Conference Dates

October 4-9, 2015


In the recent past, low-dimensional materials attracted enormous attention due to the extraordinary properties found for nanostructures compared to their bulk counterparts. For instance, micro- and nano-mechanical tests revealed an increasing yield strength with decreasing size of the structure reaching the ultimate limit of the material for nanowires. While bulk fcc metals fail at stresses of few MPa, ultra-high strengths were demonstrated for gold nanowires with an elastic limit of few GPa [1, 2]. Additionally, while semiconductors such as Si and InSb are brittle at room temperature and become ductile at elevated temperatures of few hundred degrees Celsius, pillars of sufficiently small diameters are ductile under ambient conditions [3].

To shed additional light on the mechanical behavior of low-dimensional materials, in situ experimental setups are being designed for imaging the deformation process as well as the nucleation and evolution of defects induced by the mechanical loading. Recently, we have developed a scanning force microscope (SFINX) which may be installed at 3rd generation synchrotron beamlines for in situ nano-mechanical tests in combination with nano-focused X-ray diffraction techniques such as coherent X-ray diffraction and µLaue diffraction [4, 5].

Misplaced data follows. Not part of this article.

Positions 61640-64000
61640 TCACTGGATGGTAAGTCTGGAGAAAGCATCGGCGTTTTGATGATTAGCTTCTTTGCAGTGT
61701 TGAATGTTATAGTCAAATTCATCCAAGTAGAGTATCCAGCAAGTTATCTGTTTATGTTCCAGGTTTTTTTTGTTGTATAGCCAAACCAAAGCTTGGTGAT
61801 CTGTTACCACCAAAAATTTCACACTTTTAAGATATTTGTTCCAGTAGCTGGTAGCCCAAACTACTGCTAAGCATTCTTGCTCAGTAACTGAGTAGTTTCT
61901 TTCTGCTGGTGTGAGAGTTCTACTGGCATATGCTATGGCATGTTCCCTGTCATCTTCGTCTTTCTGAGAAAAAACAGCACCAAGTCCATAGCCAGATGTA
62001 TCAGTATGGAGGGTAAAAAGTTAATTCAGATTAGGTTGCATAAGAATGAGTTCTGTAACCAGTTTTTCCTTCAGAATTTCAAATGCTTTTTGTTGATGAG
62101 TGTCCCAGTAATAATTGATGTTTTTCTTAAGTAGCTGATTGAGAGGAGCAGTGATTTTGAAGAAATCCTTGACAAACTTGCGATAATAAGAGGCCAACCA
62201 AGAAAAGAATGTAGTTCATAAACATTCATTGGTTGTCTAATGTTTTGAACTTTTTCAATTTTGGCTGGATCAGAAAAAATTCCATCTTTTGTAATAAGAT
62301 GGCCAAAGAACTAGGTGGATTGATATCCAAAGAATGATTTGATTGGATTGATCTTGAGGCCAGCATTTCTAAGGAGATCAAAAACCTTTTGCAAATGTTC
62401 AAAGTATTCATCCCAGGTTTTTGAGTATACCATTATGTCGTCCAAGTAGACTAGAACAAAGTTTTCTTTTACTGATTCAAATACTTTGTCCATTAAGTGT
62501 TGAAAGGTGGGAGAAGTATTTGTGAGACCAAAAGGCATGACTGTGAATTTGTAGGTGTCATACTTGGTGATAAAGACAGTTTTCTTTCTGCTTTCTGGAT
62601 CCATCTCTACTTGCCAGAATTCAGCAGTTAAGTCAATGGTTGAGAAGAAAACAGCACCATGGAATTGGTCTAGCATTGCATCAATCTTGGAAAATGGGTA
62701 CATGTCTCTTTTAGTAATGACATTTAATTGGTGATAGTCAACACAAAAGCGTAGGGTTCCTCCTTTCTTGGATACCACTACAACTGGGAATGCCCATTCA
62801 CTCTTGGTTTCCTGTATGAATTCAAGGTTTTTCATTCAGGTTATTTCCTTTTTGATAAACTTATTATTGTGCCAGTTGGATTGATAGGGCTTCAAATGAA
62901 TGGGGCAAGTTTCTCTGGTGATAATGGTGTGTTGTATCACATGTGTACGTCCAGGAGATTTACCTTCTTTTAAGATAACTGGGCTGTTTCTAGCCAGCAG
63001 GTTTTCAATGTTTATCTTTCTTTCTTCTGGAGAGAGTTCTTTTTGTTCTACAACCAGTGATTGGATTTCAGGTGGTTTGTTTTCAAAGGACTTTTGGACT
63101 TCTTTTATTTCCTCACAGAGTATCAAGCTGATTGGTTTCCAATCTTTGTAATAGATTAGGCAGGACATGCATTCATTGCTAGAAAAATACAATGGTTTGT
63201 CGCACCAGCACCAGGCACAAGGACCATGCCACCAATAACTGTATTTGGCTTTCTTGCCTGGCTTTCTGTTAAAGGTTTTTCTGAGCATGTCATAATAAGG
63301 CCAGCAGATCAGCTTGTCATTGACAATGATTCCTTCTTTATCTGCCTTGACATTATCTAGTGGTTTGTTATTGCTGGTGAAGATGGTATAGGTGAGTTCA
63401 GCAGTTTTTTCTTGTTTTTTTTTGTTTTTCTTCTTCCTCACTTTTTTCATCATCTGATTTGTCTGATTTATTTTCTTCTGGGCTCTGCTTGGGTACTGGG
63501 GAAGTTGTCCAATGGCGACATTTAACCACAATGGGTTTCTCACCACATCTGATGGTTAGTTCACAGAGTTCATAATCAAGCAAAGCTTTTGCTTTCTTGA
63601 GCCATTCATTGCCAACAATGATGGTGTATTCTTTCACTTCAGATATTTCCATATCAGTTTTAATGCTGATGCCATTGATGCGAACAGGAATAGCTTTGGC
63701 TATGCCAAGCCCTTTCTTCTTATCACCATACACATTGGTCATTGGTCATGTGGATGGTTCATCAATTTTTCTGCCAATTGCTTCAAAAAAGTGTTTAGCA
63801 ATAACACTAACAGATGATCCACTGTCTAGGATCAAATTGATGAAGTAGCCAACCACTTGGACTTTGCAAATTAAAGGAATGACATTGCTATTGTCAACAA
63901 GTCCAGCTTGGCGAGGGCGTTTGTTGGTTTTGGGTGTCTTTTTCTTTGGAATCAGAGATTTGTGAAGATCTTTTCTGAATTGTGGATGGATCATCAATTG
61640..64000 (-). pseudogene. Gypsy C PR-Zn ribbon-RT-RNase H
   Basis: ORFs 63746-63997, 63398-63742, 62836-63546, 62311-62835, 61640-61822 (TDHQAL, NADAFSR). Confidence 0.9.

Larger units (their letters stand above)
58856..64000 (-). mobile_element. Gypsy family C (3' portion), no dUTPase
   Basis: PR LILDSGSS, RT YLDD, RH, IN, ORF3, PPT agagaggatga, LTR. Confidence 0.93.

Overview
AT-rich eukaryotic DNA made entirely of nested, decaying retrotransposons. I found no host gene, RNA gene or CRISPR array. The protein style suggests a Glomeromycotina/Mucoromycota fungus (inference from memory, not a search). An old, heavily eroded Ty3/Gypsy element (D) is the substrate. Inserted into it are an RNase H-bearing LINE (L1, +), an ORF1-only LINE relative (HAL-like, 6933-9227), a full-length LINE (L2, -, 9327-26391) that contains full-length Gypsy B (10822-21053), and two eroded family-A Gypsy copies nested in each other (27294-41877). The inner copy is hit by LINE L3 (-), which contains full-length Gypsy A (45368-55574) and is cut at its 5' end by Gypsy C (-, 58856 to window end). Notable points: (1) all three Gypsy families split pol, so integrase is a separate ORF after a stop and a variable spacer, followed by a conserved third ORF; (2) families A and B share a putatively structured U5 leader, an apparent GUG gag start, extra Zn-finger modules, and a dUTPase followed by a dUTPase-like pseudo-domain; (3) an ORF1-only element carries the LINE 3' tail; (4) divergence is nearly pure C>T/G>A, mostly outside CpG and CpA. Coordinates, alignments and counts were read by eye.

So far, in situ mechanical tests coupled with diffraction techniques concentrated on micrometric samples [6, 7]. We have recently reported the first successful coupling of atomic force microscopy with µLaue diffraction for in situ three-points bending tests on single self-suspended gold nanowires pushing the well-established µLaue diffraction technique from the micro- to the nanoscale [5]. A sequence of µLaue diffraction patterns of the central Laue spots (Si004 and Au222) is presented in Fig. 1(a). For the pristine nanowire the two Laue spots are superimposed. With increasing applied force the Au222 spot is displaced on the detector, moves further away from the Si004 spot and returns towards its original position until the two spots are again superimposed when unloading the wire. This reversible behavior indicates a fully elastic behavior of the Au nanowire. From the displacement of the Laue spots and their positions on the detector, the deformation of the nanostructure is inferred. The bending angle for three perpendicular crystalline directions of the Au nanowire as a function of the piezo movement is displayed in Fig. 1(b) revealing a bending of up to 3.5°. The maximum stress at highest load amounts to ~450 MPa which is about two orders of magnitude larger than the elastic limit for bulk gold being in good agreement with findings reported in literature for Au nanowires.

By scanning the X-ray beam along the nanowire during the deformation process the complete profile of the nanowire under load is accessible. This technique allows for defining the boundary conditions, i.e. whether the nanowire is thoroughly or partially clamped or simply supported. Additionally, the applied load was extended until plastic deformation of the nanowire occurred and, thus the onset of plasticity was studied.

This work was funded by the French National Research Agency through project ANR-11-BS10-01401 MecaniX.